X-RAY Wilhelm( German physicist, Nobel Prize in Physics, 1901)
Comments for X-RAY Wilhelm
Biography X-RAY Wilhelm
March 27, 1845, Mr.. - 10 February 1923
. German physicist Wilhelm Conrad Roentgen was born in Lennep, . a small town near Remscheid in Prussia, . and was the only child of a prosperous merchant of textiles Friedrich Conrad Roentgen and Constanta, Charlotte (nee Froveyn) X-ray,
. In 1848, Mr.. family moved to the Dutch city of Apeldoorn - home parents, Charlotte. Expeditions Committed R. in childhood in the dense forests in the vicinity of Apeldoorn, for life instilled in him a love for wildlife.
P. enrolled in technical school in Utrecht in 1862, but was expelled for refusing to name his friend, irreverently drawn a caricature of a disliked teacher. Without a formal certificate of completion of secondary school, he could not formally enter the university, but as an auditor completed several courses at the University of Utrecht. After passing the entrance exam P. in 1865. student was enrolled in the Federal Institute of Technology in Zurich, as intended to become a mechanical engineer, and in 1868. graduated. August Kundt, German physicist and a distinguished professor of physics at the Institute, drew attention to the brilliance P. and strongly advised him to study physics. He followed the advice of Kundt and a year later he defended his doctoral dissertation at University of Zurich, after which he was immediately appointed assistant to Kundt first in the laboratory.
. Receiving the Department of Physics, University of Wц?rzburg (Bavaria), Kundt took with him and his assistant
. Go to Wurzburg was for P. beginning 'intellectual odyssey'. In 1872, Mr.. he, together with Kundt moved to the University of Strasbourg in 1874,. there began his teaching career as a lecturer in physics. A year later, P. became a full (valid) Professor of Physics at the Agricultural Academy in Hohenheim (Germany), and in 1876, Mr.. returned to Strasbourg, where to begin reading course in theoretical physics.
Experimental studies conducted by P. in Strasbourg were related to different fields of physics, such as thermal conductivity and electromagnetic crystals rotate the plane of polarization of light in gases, and, according to his biographer Otto Glaser, won R. reputation 'fine classical experimental physicist'. In 1879, Mr.. R. was appointed professor of physics at the University of Hesse, where he remained until 1888, refused the offer to take the chair of physics at the universities of Jena consistently and Utrecht. In 1888. He returned to the University of Wц?rzburg, as professor of physics and director of the Physical Institute, where he continued to conduct experimental studies of a wide range of problems, t.ch. compressibility of water and electrical properties of quartz.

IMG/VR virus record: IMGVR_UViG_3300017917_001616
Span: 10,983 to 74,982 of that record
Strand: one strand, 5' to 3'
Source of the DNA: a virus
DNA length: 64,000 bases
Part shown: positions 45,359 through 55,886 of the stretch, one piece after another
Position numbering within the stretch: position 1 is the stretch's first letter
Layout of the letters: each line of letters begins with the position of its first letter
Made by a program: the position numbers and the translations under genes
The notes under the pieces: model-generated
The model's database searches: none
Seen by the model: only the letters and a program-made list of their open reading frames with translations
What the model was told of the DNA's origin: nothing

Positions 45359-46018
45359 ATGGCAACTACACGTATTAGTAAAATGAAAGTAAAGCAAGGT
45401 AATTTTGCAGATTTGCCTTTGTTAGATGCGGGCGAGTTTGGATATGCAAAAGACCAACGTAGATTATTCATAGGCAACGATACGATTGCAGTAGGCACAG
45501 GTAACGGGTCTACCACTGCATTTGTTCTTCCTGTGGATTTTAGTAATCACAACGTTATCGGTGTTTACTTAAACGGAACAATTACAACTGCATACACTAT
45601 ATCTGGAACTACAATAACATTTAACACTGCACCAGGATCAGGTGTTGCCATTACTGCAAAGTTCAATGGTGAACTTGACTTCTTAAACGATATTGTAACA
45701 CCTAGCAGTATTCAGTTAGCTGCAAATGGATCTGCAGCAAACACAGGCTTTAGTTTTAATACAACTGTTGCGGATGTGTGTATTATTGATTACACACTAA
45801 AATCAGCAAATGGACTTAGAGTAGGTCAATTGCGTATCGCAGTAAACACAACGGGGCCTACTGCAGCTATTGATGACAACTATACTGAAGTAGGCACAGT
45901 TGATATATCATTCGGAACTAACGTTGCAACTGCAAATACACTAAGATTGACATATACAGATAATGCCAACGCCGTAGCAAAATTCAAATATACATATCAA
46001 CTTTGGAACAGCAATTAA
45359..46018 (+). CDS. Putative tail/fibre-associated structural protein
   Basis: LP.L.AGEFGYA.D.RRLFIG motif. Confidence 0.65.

In 1894, when P. was elected rector of the university, he began experimental studies of electric discharge in a glass vacuum tubes. In this area, much has been done by other. In 1853, Mr.. French physicist Antoine Philibert Masson said, . that the high-voltage discharge between electrodes in a glass tube, . containing gas at very low pressure, . generates a reddish glow (such tubes were the first forerunners of modern neon tubes),
. When the other experimenters began to pump gas from the tube to a greater dilution, the glow started to break up a complicated sequence of individual luminous layers of color which depended on the gas.
. English physicist William Crookes using an improved vacuum pump has reached an even greater dilution and found that the glow disappeared, and the walls of the glass tube fluoresce green light
. Crookes showed, . that the rays emitted by the negative electrode (placed inside the tube cross-shaped object casts a shadow on the opposite wall) and that the rays consist of some substance, and bear a negative electrical charge (the blade of light striking the wheel, . rays led him into the rotation, . a bundle of rays deflected in the direction of the magnet, . corresponding negative charge),
. In 1878, Mr.. Crookes conjectured that the rays cause fluorescence when the bump on the glass walls. Since the negative electrode called the cathode, the radiation emitted by the walls is called cathode rays. German physicist Philipp von Lenard showed that cathode rays can penetrate through the window in the tube covered with a thin aluminum foil and ionize the air in the immediate vicinity of the window. Mystery solved later, in 1897, when the English physicist Dzh.Dzh. Thompson established the nature of the particles in cathode rays and they were called electrons.
P. repeated some of the earlier experiments, in particular showing that coming from the window Lenard Cathode rays (then still unknown) cause fluorescence of the screen covered with barium tsianoplatinitom. One day (this happened on Nov. 8, 1895) P., to facilitate monitoring, darkened room and turned up Crookes (without window Lenard) dense opaque black paper. To his surprise, he saw on the screen, standing nearby, covered with tsianoplatinitom barium fluorescence band. Thoroughly analyze and remove possible causes of errors, . he established, . that the fluorescence appeared every time, . when it included the receiver, . that the source of radiation is precisely the tube, . and not some other part of the chain and that the screen fluoresce even at a distance of nearly two meters from the tube, . far surpasses the capabilities of short-cathode rays.,